Juli Parker, Ph.D., organized her first women’s rights cause in college and hasn’t looked back since. “I took a Women’s Studies class as a junior, and I learned about women’s issues and activism. I started volunteering at the campus women’s resource center where the director, Sharon Barker, became a mentor,” said the Union Institute & University graduate, who received her Ph.D. in Interdisciplinary Arts & Sciences with a focus in Theatre and Women’s Studies in 2006.
Dr. Parker is the assistant dean of students and director of the Center for Women, Gender & Sexuality (CWGS) at the University of Massachusetts, Dartmouth, the second oldest collegiate Women’s Center in the country. She leads the Center in its quest to be a voice for women and the lesbian, gay, bisexual, and trans community, with the purpose of eliminating barriers, diminishing prejudices, and creating a supportive climate and space for all.
“Our mission is to offer resources and support on LGBTQ and women’s issues. In addition, the CWGS coordinates campus initiatives to prevent sexual assault and intimate partner violence. The CWGS recognizes that investigations of gender must take place in tandem with explorations of race, class, sexual orientation, gender identity, and expression and other significant aspects of individual identity,” said Dr. Parker. Her leadership and advocacy for women have been recognized with many significant awards including the 2012-2014 UMASS President’s Office Roy J. Zuckerberg’s $100,000 Leadership Prize, 2012 YWCA of Southeastern Massachusetts Women of Distinction Award, and the Pride Alliance 2010 Harvey Milk Award.
She still combines her love of theater with activism as an actor, director, and producer. While at Union, she wrote her first play, “Liberating Women, A Play in Three Acts” and its accompanying contextual essay, “Is Feminist Theatre a Method of Social Change?,” with the encouragement of her Union professors.
“My first core was Dr. Minnie Bruce Pratt. Unfortunately, Union was undergoing changes and when Dr. Pratt left, Dr. Judith Arcana then became my core. She retired but she stayed with me. She was amazing and led me to believe I could write this play. My initial colloquium was great and my experience at Union was rich in every way. I am grateful to my doctoral committee, for their advice, knowledge, encouragement, and ability to make me laugh. I was so lucky to have Dr. Arcana, Wendy Overly, Dr. Lenora Champagne, Dr. Karen Bovard, Dr. Erika Feigenbaum, Dr. Rita Arditti, Dr. Margaret Blanchard, and Dr. Pratt encourage me,” said Dr. Parker. “I am still in close touch with a peer from my colloquium to this day.”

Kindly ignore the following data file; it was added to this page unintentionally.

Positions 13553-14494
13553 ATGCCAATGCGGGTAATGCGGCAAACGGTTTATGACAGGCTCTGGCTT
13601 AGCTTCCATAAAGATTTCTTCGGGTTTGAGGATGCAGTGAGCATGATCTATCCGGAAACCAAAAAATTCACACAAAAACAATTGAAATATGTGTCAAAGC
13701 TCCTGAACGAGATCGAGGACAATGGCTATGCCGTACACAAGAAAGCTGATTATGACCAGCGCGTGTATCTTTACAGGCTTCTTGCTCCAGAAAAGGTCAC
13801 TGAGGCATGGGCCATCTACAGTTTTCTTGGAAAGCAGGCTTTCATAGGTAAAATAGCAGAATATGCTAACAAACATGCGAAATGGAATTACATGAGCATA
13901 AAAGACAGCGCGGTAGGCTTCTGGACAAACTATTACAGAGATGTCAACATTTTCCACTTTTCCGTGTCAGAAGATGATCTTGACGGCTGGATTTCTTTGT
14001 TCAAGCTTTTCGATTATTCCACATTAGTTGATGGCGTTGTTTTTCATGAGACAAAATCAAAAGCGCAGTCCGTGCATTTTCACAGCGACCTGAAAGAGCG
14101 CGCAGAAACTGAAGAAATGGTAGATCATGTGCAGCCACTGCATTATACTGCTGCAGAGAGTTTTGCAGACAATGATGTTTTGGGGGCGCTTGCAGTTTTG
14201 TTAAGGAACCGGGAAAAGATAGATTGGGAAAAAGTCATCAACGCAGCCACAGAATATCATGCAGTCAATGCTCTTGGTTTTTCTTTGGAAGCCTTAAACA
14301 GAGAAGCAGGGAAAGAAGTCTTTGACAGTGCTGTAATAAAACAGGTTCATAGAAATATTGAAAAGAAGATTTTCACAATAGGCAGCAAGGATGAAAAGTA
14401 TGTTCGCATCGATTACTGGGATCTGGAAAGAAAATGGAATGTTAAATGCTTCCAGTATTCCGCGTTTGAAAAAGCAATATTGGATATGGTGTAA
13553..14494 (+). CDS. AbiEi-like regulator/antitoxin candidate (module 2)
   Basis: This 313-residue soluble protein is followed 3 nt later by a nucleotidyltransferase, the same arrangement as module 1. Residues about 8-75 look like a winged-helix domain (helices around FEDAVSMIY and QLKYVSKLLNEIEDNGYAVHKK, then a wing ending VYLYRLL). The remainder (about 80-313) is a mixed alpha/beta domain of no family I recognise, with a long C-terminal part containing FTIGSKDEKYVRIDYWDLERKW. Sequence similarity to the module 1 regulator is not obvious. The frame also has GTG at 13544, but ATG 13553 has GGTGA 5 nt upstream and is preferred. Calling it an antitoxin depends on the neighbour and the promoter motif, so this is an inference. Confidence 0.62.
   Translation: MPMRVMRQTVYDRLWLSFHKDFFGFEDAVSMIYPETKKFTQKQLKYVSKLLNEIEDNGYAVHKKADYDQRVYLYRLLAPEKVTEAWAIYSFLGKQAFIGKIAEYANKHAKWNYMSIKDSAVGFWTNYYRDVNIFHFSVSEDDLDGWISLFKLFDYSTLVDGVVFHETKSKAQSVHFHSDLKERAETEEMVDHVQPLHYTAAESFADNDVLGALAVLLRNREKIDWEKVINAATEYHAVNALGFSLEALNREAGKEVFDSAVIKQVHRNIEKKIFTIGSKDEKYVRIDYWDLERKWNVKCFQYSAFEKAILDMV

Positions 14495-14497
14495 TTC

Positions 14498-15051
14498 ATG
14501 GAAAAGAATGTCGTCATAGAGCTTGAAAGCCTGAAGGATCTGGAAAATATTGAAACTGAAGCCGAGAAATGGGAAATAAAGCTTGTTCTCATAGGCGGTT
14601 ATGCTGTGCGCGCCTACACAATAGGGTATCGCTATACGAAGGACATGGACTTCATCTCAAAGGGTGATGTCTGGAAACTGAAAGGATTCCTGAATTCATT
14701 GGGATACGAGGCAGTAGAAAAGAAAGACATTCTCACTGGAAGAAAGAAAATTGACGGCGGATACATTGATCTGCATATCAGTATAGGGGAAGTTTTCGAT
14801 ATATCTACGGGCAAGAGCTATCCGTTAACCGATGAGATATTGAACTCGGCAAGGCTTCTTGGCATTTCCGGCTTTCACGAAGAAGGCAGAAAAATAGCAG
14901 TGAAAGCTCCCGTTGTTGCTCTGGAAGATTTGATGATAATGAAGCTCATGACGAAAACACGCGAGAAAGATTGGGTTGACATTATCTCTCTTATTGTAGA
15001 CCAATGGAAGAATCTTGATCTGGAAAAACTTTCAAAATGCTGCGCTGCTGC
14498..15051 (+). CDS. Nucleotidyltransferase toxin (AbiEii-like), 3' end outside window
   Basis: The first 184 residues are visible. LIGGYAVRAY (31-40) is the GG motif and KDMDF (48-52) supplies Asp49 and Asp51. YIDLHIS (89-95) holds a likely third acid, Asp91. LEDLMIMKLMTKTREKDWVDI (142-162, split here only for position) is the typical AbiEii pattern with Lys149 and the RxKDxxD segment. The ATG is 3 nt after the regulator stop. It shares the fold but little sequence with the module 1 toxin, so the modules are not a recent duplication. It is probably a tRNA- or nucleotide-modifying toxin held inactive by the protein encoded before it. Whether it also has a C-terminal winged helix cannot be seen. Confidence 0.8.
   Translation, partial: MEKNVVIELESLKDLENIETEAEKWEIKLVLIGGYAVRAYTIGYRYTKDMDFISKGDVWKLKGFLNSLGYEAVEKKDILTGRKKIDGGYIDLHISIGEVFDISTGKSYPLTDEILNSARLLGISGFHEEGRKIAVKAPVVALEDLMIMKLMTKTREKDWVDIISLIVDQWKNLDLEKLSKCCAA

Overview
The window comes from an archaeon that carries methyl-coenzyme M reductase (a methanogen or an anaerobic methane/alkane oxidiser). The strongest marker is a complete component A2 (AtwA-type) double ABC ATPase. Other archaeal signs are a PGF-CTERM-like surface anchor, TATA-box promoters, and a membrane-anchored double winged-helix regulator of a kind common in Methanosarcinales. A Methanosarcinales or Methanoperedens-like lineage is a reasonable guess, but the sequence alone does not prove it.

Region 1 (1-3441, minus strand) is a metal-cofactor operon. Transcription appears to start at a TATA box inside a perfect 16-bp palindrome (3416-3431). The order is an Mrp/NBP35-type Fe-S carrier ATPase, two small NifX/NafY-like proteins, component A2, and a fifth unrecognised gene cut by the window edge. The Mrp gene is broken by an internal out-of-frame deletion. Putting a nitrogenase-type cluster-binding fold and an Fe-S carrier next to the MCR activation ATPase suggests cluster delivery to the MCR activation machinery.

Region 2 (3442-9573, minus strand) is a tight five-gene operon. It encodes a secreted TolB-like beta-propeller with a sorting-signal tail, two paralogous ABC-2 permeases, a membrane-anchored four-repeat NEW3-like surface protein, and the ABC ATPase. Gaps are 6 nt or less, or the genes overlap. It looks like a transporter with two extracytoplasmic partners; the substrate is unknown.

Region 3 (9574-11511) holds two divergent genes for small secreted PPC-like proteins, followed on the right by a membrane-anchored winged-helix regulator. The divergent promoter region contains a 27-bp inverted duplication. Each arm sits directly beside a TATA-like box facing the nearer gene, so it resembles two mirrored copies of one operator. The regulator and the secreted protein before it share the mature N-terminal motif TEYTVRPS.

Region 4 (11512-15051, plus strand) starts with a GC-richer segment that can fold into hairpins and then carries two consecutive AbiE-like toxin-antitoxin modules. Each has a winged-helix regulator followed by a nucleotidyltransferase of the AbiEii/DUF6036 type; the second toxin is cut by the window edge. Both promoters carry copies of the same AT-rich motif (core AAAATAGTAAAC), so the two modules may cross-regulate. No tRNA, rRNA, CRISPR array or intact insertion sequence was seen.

Dr. Parker laments the work left to advance women.
“This pandemic has revealed the imbalance working women face. Women are taking on more – more work at home, helping the kids, and pursuing and maintaining their own jobs and careers. The family-friendly policies in the U.S. seriously lag behind other wealthy countries such as Denmark, Norway, and Sweden. We need universal child care and paid maternity leave. The lack of paid child care is a huge burden. Women are forced to choose between work and children when women are essential wage earners. It is too easy for employers to assume the male will work and leave the childcare to the female. We must work for family-friendly policies that benefit all of us.”
What does the future hold for Dr. Parker?
“Currently, I am a founding member of the Women’s Work Theatre Collaborative, representing women playwrights and actors over 40, and at some point in the near future, I would like to lead more people. Perhaps as a chief diversity officer, dean of student affairs, or even run for political office,” said Dr. Parker who has been director of the Women’s Resource Center since 1995 and dean of students since 2013.
One thing is sure; she will continue her fight to advance women’s rights and to end racism.
“I will continue to work advancing women’s representation in education and media.”
Dr. Parker holds a B.A. in Theatre/Dance from the University of Maine and an M.A. in Women’s Studies from the University of Alabama. She has served on various campus committees focused on diversity, women’s issues, and strategic planning throughout her career at UMass Dartmouth.
On a professional basis, Dr. Parker is an active member of the YWCA of Southeastern MA having served as president and as a member of the Board of Directors. She chaired the Miss-Representation to Mass Representation: Educating for Change Conference and was a co-founder/co-chair of the Bristol County Commission on the Status of Women. She served as Co-Chair of the New England Women’s Studies Association Conference: Performing Activism, and is a member of the National Women’s Studies Association. She has been an invited keynote speaker and panelist at many conferences and written several publications.
Learn more about Dr. Parker’s work.
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